Tuesday, June 12, 2007

We are becoming hybrids part 2

[continuing last week's train of thought]

The whole trend [of endlessly replacing consumer technology with newer versions] is driven by business and 'lust for the new' which we have been conditioned into.

If I can take you back to where it started - end of World War I. Soldiers back from the war, here and in the US. After the rebuild, most households had the basic necessities, and manufacturers were worried that they would go out of business as their markets dried up.

At this point, a nephew of Sigmund Freud began using Freuds's ideas about the unconscious to design advertising campaigns that made people believe for the first time that it was not enough just to have a washing machine, but that the washing machine had to be aligned to their sense of self-image.

It was he who made it ok for women to smoke, for example, by photographing some glamorous women smoking at the end of a Women's Emancipation march in New York in the early '20s. This associated in women's minds freedom with smoking. Of course smoking is addictive so they weren't being freed at all. Glamour is a smokescreen for sordid reality. This is what my short story, Perfection, posted last year here, was about.

Fashion is the supreme example of this. It's not enough to wear clothes, but the clothes must say everything about you and you don't want to seem out of date and you have to look cool. Fashion has existed for much longer, but the concept was in the 20th century systematically applied to other products.

Manufacturers love this as it means that markets will never dry up as long as people remain insecure... and their advertising makes sure that they do remain insecure.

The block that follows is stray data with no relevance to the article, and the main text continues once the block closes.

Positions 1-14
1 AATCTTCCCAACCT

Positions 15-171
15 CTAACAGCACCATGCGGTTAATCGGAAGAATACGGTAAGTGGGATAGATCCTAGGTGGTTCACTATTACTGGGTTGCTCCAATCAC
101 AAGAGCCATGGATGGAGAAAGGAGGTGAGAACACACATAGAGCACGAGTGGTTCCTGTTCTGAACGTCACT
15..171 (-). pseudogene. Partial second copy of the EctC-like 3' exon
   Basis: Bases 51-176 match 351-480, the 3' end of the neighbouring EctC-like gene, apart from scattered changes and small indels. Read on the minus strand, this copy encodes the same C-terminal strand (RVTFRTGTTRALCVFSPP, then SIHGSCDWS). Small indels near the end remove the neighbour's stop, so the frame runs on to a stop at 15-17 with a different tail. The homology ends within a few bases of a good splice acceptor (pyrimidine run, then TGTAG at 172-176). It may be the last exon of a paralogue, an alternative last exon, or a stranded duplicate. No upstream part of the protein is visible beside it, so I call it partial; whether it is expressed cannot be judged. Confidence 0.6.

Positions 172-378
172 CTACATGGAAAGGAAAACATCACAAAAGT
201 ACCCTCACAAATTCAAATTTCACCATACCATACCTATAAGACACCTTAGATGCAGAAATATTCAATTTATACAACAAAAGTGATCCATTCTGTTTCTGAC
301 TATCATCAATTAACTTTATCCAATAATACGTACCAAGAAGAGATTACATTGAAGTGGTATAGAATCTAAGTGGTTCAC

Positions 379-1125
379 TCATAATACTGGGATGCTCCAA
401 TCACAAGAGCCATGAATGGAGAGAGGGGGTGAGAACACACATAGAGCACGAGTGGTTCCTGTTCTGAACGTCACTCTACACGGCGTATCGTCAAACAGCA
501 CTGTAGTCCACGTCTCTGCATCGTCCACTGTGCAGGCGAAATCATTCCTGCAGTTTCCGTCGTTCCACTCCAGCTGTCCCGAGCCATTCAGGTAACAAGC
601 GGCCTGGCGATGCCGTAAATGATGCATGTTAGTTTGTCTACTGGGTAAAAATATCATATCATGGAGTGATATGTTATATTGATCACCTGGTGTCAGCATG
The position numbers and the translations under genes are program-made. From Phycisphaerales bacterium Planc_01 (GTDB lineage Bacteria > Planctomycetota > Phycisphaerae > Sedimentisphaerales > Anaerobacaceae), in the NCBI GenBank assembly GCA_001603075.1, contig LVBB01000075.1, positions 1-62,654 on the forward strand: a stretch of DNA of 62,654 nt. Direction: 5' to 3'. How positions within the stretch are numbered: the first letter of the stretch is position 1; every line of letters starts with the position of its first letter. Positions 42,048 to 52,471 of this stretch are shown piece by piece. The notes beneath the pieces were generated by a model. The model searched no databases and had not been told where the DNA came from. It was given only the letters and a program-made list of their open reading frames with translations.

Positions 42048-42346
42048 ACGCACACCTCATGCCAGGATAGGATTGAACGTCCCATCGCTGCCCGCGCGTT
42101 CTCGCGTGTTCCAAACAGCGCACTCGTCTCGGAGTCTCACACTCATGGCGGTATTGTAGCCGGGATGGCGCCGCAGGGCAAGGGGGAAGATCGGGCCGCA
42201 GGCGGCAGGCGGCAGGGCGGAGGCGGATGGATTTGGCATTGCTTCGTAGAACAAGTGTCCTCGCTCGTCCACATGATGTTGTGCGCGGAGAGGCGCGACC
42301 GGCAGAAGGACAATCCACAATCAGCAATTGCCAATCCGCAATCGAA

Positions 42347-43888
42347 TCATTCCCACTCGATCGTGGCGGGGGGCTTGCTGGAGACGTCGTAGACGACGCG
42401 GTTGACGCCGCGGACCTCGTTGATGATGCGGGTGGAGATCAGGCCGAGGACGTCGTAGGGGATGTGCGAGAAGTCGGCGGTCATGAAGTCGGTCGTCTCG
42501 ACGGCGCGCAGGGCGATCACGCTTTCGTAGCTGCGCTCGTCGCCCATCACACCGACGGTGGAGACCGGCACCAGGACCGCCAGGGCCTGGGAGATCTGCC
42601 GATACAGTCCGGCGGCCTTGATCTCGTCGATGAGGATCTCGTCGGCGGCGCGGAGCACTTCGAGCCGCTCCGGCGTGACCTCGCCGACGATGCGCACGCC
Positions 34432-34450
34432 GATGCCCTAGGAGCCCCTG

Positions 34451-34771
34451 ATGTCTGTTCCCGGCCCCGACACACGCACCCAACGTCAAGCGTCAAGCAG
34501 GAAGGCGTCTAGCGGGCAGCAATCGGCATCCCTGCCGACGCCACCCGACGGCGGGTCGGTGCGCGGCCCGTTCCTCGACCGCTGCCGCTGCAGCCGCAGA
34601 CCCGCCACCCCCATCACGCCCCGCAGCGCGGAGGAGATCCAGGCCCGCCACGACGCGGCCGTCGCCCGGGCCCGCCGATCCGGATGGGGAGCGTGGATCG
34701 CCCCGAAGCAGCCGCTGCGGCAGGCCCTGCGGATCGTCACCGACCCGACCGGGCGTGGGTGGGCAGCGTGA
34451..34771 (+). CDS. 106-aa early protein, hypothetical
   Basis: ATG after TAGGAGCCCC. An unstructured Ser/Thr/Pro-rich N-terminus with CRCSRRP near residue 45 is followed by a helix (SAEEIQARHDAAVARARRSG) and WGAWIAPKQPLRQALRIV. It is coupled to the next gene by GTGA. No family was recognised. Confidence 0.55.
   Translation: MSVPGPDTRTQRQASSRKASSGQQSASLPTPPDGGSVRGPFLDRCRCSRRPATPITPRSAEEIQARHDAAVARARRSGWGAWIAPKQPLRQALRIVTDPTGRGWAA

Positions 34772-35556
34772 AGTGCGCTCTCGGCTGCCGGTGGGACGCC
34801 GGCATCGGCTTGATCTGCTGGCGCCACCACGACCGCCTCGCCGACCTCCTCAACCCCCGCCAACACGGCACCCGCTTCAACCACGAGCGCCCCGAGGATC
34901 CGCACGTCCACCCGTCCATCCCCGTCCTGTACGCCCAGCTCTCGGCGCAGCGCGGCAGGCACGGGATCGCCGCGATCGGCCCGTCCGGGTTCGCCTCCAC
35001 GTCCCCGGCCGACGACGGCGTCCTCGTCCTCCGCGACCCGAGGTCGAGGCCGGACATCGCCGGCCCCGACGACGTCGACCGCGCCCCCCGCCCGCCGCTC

Innovation is the other side of this. You have to buy the latest phone and computer after a few years because your old one, even if it works perfectly, will no longer be compatible with everyone else's. Some analogue products work better or are more appropriate than their digital counterparts (watches, radios), but the strong current towards convergence is sweeping them or has swept them all aside.

So the waste mountains pile up, and we ae actually running out of the natural elements which are used in these products. Last week's New Scientist looked at all these metals - such as iridium, galiium, etc, - and found that most will run out in our lifetime. Perhaps human ingenuity will come up with something to replace them, but it does demonstrate graphically that the corporate-driven growth and pace of change is - to use that over-used and tired word - unsustainable. It has severe limits.

We don't like limits. We like freedom. But we rush headlong into a tangle of self-delusory madness and the very opposite of freedom, because we don't realise how, by imagining that we can buy freedom with every new product, we are actually increasing our dependency on ties that will really constrain us.

One constraint I am concerned with is this human-hybrid tie-in with technology. We are/will be unable to function without it. And how many of us understand it? - forced to use (as in your case Sharon) - or even hypnotised by (as in your friend) - the glitter; uncomprehending (if I can say so without sounding patronising) of the specialists who invented and designed it - who seem almost a different breed of human.

'Consumers' cruise the shopping malls of the developed world on their days off, looking for the next fix, using text messages to alert their friends. Elsewhere, one billion people in the world live in slums and own next to nothing.

We are in the last days. I'm sorry, I never wanted to be a doomsayer.

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